The diagnosis of POE was based on the presence of excessive postoperative intraocular inflammation with typical clinical features within 8 weeks of surgery. All patients diagnosed with POE underwent aqueous and vitreous biopsy, with intravitreal injection of antibiotics (vancomycin 5 mg in 0.5 mL and ceftazidime 10 mg in 0.5 mL), on the day of diagnosis.
In brief, the standard protocol for cataract surgery was as follows: asepsis was achieved using povidone-iodine 5% aqueous solution applied to the lids, lashes and conjunctival sac in the theatre waiting area. A non-permeable adhesive drape was used to isolate the lid margins and lashes away from the surgical field. All cases underwent small incision phacoemulsification cataract surgery through a corneal incision. Intracameral cefuroxime (1 mg per 0.1 mL) was used at the end of surgery. Patients were reviewed by a doctor or nurse practitioner between 2 and 4 weeks postoperatively.
Over the 8-year period, a total of 25 410 cataract operations were carried out on 17 317 patients. The majority of patients (83%) were between 65 and 89 years of age, 61% of patients were female and 50.5% of cases were in right eyes. There were complications recorded in 3.4% of operations, and posterior capsular (PC) rupture occurred in 1.4%.
Soflex SE and Clariflex were the foldable silicone IOLs used routinely in the initial 4 years (table 1). The Clariflex IOL can also be manually mounted into a sterile sleeve and used as an injectable IOL. The AcrySof IQ, an acrylic preloaded injectable IOL, was used routinely in the later 4 years. Other IOLs were used, as appropriate for clinical circumstances, based on the decision of the operating surgeon.
Among the 25 410 operations, 12 cases of POE were diagnosed (table 2) giving an overall incidence (95% CI) of POE of 0.047% (0.024% to 0.082%). There were two cases (case 7 and 11) of POE in the 355 cases complicated by posterior capsular rupture, giving an incidence of POE in this group of 0.563% (0.068% to 2.035%). There were 10 cases of POE in the 25 055 cases where posterior capsular rupture did not occur, giving an incidence in this group of 0.040% (0.019% to 0.073%). The difference in the incidence of POE between these two groups was statistically significant (p=0.012), with an incidence rate ratio of 14.12 (1.50 to 66.24). Of the 12 cases of POE, 11 patients were female, and all were aged between 60 and 89 years (mean 77 years). The two cases of POE with posterior capsular rupture had both undergone primary foldable IOL implantation with further pars plana vitrectomy within 24 h for retained lens fragment.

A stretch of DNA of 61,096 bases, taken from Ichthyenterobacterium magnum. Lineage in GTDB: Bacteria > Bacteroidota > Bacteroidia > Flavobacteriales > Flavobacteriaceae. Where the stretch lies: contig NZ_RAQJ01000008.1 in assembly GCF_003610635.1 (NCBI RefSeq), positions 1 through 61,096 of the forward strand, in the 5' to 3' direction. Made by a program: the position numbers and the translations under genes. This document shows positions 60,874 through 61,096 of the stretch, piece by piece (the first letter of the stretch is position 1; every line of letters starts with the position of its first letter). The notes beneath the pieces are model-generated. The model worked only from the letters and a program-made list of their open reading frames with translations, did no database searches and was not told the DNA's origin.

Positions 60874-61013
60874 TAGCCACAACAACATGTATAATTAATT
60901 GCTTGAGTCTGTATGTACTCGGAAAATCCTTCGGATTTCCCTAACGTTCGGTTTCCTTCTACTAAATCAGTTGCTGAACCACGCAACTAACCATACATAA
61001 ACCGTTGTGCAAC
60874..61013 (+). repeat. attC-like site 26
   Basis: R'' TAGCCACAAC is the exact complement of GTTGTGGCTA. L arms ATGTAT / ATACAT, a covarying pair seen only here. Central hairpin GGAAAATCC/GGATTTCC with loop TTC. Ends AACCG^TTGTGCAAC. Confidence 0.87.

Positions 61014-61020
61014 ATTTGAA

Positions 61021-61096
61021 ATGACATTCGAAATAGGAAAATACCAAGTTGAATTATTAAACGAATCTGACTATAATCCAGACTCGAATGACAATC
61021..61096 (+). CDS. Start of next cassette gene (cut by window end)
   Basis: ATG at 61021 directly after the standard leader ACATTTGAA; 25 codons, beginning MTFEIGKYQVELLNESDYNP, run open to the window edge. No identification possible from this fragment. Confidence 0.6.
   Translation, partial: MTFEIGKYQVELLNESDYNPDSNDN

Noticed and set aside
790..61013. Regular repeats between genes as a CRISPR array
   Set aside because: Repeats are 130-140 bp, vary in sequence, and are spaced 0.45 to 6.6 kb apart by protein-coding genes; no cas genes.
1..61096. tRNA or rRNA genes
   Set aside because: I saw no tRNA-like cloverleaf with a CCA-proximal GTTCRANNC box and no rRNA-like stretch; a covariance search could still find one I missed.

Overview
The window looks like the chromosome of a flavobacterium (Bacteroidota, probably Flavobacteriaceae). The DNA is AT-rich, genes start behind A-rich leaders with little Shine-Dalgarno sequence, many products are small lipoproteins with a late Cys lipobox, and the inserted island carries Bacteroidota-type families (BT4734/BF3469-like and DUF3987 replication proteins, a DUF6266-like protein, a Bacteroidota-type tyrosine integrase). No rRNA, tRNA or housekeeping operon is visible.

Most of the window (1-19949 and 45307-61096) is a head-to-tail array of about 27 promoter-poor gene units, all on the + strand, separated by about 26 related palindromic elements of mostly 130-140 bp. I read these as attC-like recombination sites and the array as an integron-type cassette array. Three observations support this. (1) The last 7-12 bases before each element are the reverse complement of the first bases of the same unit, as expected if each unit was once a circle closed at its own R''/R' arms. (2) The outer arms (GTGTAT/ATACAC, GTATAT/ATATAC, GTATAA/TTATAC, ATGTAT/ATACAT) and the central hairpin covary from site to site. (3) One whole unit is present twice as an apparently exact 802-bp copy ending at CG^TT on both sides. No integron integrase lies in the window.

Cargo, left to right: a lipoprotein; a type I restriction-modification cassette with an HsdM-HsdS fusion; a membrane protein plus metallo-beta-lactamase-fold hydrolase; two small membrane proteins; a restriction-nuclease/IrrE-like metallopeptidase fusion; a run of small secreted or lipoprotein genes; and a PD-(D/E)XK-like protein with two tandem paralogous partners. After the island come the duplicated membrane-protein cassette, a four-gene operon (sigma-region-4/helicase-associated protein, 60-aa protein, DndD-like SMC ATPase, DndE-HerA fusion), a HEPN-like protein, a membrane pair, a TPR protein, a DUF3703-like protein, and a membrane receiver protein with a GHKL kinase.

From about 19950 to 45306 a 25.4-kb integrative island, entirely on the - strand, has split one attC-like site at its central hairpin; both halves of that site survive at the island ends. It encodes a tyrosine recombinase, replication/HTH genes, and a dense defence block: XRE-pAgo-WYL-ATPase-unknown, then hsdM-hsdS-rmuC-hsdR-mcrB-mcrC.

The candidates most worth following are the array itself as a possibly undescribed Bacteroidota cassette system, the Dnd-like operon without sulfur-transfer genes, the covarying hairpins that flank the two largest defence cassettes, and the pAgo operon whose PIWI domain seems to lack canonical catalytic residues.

Of the 25 410 operations, folded IOLs were used in 13 536 operations, preloaded injectable IOLs were used in 10 332 operations and manually mounted injectable IOLs were used in 1510 operations. For the purposes of analyses, all models of IOL inserted through the corneal wound folded were considered as foldable IOLs and all injected IOLs, whether preloaded or manually mounted, were considered as injectable IOLs. The incidence of POE was 0.081% (0.041% to 0.145%) in cases where foldable IOLs were used and 0.008% (0.00% to 0.047%) in cases where injectable IOLs were used (table 3). The difference in incidence of POE between the foldable IOL group and injectable IOL group was statistically significant with an estimated rate ratio of 9.62 (1.40 to 414.22), p=0.008. It should be noted that while the CIs of POE cases in the two groups overlap, this does not demonstrate non-significance.21
As cases with posterior capsular rupture had a significantly higher risk of POE, we repeated our analyses, including only cases without intraoperative posterior capsular rupture; the incidence of POE for foldable IOLs was still found to be significantly higher than the injectable IOL group (incidence rate ratio (IRR): 7.69 (1.07 to 337.47), p=0.025). There was no significant difference in the incidence of POE between silicone and acrylic IOLs (p=0.258).
Injectable IOLs, whether preloaded or manually mounted, have gained significant popularity in recent years. These lenses offer advantages of ease of use, predictability of insertion and require a smaller incision than foldable IOLs. It has been suggested that injectable IOLs are associated with a lower incidence of POE compared with other methods of IOL insertion because the IOLs are inserted into the anterior chamber within a sterile sleeve, which eliminates contact with the ocular surface flora. Miller et al10 found, in their cohort with POE, twice as many patients with foldable IOLs than with injectable IOLs. Mayer et al,5 in their retrospective comparative study, found a significantly lower incidence of POE in patients with injectable IOLs (0.028%, n=10 815) than in patients with foldable IOLs (1.21%, n=412). Our study analysed a larger sample size with similar-sized cohorts receiving injectable IOLs and forceps-inserted foldable IOLs. Our results supported the findings of Mayer et al with a significantly lower incidence of POE in patients with injectable IOLs (0.008%) than in patients with forceps-inserted foldable IOLs (0.081%).